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(On screen text) Rick was diagnosed with thyroid cancer in 2004
Rick: I felt a lump when I shaved, and I didn’t think anything about it. I thought, maybe I had an infection or something that would just go away. But then I realized it wasn’t going away, in fact, if anything, it was just getting bigger. So finally I called my doctor and immediately he ordered an MRI.
So I went to the hospital on a Saturday and I realized if he was making an appointment for me on a Saturday it might be serious. I remember the date clearly because the Boston Red Sox won the World Series.
Thyroid cancer has lots of surprises. When you tell people you have thyroid cancer it’s typically referred to as the good cancer. I think something like 93% of thyroid cancer patients are cured with surgery and radioactive iodine. But for the seven percent of people it’s a very lethal and aggressive cancer.
(On screen text) After the forth surgery Rick’s prognosis changed…
Rick: After the third surgery they realized that I still had cancer in my body. So they then arranged for a forth surgery. It was during this forth surgery that my surgeon said, “Rick, I might have to sacrifice your vocal cord to get the tumor out.” As I was coming out of anesthesia they said “Rick, your prognosis has changed.”
(On screen text) Rick had external beam radiation and chemotherapy
Rick: Over a six-week period your throat, you neck becomes more sore, more sore, very sore, to the point where you really cant eat. So I pretty much survived on milk shakes and protein shakes.
But I have a son who’s a runner, a track runner, and he has a lot of discipline. He used to talk about how he would suck it up for a race, and at the end of a race he might be visibly or physically sick he would run so hard. So I said to myself if my 15 year old son can suck it up through training for a race, I can suck it up for 6 weeks.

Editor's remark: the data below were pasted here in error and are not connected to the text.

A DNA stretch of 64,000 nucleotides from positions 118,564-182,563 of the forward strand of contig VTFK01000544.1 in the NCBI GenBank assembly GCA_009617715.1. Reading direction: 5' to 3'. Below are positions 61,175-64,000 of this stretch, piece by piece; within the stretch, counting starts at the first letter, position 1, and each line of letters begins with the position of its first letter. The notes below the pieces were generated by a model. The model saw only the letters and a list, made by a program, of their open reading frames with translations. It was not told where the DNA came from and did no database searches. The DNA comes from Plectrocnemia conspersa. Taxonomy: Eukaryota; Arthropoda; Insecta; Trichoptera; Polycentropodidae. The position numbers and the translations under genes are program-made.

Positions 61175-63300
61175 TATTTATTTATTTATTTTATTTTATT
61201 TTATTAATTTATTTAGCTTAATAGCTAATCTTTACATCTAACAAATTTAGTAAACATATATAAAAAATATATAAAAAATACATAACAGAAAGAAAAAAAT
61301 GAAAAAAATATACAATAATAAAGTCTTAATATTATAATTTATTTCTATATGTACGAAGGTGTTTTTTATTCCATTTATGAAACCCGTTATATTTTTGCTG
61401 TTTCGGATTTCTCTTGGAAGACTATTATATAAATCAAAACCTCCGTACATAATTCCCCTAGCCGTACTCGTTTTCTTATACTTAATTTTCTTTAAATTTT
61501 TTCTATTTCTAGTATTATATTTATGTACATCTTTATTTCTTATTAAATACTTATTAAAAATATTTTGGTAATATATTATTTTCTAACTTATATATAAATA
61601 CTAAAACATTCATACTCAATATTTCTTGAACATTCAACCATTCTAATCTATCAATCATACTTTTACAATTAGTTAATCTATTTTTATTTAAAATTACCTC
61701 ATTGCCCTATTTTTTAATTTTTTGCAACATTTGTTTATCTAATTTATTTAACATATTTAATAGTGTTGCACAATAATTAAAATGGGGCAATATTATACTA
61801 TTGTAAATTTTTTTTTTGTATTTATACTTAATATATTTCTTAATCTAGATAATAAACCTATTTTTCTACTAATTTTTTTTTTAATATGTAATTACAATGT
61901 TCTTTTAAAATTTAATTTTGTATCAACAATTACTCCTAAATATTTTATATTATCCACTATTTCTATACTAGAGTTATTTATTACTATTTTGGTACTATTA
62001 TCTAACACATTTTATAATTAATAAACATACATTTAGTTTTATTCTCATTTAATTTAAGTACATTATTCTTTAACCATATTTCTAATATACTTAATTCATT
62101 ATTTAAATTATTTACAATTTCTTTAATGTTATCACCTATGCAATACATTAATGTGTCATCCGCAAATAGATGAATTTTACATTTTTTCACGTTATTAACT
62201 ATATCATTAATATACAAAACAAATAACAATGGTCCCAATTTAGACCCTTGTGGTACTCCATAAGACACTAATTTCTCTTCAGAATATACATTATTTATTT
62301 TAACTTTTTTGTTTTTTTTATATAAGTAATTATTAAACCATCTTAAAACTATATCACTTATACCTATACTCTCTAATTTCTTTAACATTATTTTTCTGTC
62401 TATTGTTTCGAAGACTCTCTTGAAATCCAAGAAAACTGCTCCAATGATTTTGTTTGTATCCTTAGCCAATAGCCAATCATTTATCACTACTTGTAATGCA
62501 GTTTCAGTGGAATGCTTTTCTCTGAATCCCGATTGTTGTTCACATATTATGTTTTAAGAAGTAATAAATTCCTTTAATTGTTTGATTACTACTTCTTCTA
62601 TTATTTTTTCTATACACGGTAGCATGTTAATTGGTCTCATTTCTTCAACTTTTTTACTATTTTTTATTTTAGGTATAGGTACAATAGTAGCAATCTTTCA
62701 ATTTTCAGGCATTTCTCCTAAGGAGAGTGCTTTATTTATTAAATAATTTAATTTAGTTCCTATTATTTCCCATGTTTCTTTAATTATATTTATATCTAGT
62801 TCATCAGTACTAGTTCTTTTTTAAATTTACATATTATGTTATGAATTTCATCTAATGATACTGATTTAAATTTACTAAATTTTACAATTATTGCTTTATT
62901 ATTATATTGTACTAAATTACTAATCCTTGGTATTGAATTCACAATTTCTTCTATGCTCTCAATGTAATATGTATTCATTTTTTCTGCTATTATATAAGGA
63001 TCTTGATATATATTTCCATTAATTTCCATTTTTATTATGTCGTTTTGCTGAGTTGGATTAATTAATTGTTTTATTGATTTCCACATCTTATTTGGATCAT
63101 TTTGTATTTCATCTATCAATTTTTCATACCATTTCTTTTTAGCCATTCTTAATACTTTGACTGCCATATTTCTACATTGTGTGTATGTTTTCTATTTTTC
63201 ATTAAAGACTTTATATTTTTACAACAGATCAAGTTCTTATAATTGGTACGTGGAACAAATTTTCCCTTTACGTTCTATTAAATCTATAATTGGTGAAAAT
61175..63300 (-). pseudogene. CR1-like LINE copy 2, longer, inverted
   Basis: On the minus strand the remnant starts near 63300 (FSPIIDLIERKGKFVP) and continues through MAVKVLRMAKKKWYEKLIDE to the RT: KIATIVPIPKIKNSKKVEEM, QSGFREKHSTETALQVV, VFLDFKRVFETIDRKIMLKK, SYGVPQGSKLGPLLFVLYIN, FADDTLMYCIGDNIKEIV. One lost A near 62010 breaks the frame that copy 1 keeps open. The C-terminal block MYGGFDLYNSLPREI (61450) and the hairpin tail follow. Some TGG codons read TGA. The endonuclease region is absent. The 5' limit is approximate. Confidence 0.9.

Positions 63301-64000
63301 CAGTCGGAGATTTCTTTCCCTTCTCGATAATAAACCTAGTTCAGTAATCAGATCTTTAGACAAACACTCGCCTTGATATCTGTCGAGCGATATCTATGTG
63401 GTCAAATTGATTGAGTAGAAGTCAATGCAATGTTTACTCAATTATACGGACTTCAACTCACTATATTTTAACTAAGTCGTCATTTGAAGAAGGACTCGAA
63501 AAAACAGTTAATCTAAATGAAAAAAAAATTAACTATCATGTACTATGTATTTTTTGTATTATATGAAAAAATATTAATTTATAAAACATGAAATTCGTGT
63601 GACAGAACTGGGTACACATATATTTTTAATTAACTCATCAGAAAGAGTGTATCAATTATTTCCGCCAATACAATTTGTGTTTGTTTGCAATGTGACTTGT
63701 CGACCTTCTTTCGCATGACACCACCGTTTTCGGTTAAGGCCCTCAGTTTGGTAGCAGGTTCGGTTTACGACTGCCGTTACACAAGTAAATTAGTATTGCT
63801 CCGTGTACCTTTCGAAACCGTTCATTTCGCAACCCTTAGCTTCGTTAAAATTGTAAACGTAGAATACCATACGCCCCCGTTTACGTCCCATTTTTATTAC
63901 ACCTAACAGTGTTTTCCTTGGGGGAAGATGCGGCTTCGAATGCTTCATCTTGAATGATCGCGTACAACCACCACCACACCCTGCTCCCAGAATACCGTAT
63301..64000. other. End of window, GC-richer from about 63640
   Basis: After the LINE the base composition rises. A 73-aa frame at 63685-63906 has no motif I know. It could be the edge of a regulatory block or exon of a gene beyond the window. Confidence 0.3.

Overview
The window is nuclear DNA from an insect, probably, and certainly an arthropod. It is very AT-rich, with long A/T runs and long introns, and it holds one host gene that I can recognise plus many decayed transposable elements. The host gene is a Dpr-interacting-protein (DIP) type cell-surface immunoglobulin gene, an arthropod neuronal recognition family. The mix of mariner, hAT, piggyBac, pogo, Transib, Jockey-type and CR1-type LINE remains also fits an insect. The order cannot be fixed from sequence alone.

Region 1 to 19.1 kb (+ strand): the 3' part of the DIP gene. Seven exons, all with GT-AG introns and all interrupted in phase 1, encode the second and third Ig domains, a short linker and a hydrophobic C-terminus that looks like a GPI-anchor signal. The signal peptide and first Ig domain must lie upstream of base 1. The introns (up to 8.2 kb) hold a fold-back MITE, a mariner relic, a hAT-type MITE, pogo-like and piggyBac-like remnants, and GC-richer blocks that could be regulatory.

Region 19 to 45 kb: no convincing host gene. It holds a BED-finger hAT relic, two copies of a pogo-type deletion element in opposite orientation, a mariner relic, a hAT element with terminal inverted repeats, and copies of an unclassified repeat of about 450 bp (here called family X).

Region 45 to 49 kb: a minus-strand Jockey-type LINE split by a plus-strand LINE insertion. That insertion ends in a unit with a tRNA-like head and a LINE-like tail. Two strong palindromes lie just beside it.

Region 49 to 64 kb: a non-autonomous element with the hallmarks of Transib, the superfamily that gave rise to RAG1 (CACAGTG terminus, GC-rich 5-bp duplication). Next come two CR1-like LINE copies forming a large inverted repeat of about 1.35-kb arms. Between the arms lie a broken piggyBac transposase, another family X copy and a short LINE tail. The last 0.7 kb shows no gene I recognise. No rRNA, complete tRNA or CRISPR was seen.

(On screen text) Rick had two further surgeries to remove tumors in his chest. After two and a half years his tumors returned
Rick: That’s when I went to my next treatment, which is a targeted therapy. I was on this targeted therapy for two and a half years, and I’ve never had such good news in my life. After a month, or two, or three of this targeted therapy my tumor shrank to almost nothing.
(On screen text) Unfortunately, after two and a half years, Ricks tumors reappeared…
He then started a phase 1 clinical trial…
Rick: I was on for a couple of months, it made me incredibly sink, and it didn’t work. But, it wasn’t so bad, because we knew there were other therapies I could try.
(On screen text) throughout treatment Rick experienced many side effects…
Rick: The worst side effect, for me, was called hand and foot syndrome. My feet and hands would blister, get red, get sore, to the point where I really could not walk comfortably and I would really hobble into the office.
Other side effects, that do take place that have been difficult, in addition to fatigue, are nausea and diarrhea. And again, if you’re proactive, you can take careful notes on what you’re eating and try and stay away from the things that give you diarrhea and nausea. It doesn’t work 100%, but you don’t have to be a victim all the time.
(On screen text) Rick finds ways to cope with his side effects…
Rick: Well photography is a great interest of mine. I really enjoy going out there, into nature, to different places, and taking shots. I think it’s been of particular interest to me now, having had cancer for nine years, I find getting into nature and getting away from the normal day is really helpful for me. I’ve been doing Tai Chi and very long meditative stretches that also both help me physically, but also dealing with cancer, dealing with the anxiety of what’s coming next.
(On screen text) Rick has an extensive support network
Rick: I’ve really been fortunate to have tremendous support from the beginning of my illness, and I’ll start with my wife. My wife, always with me, at the doctor’s offices, doctors appointments. She comes with me, she always comes, and she takes all the notes.
I also decided to go and see my rabbi, and he used some words that have stayed with me to this day. The best advice he gave me about kids was ‘there is a difference between full disclosure and telling the truth.’ I was able to tell the kids ‘there are a number of treatments available, we hope that they work, and if the first one doesn’t work we have many more that we can try’ and I could leave it at that!
(On screen text) Rick has many hopes for the future
Rick: When you’re first diagnosed you’re looking for the cure, you’re looking for the guarantee that you’re going to be ok. So, as a patient, you do have to get over that guarantee concept to the point where you can be happy to live with hope.
10983 Revised November 2012comments powered by Disqus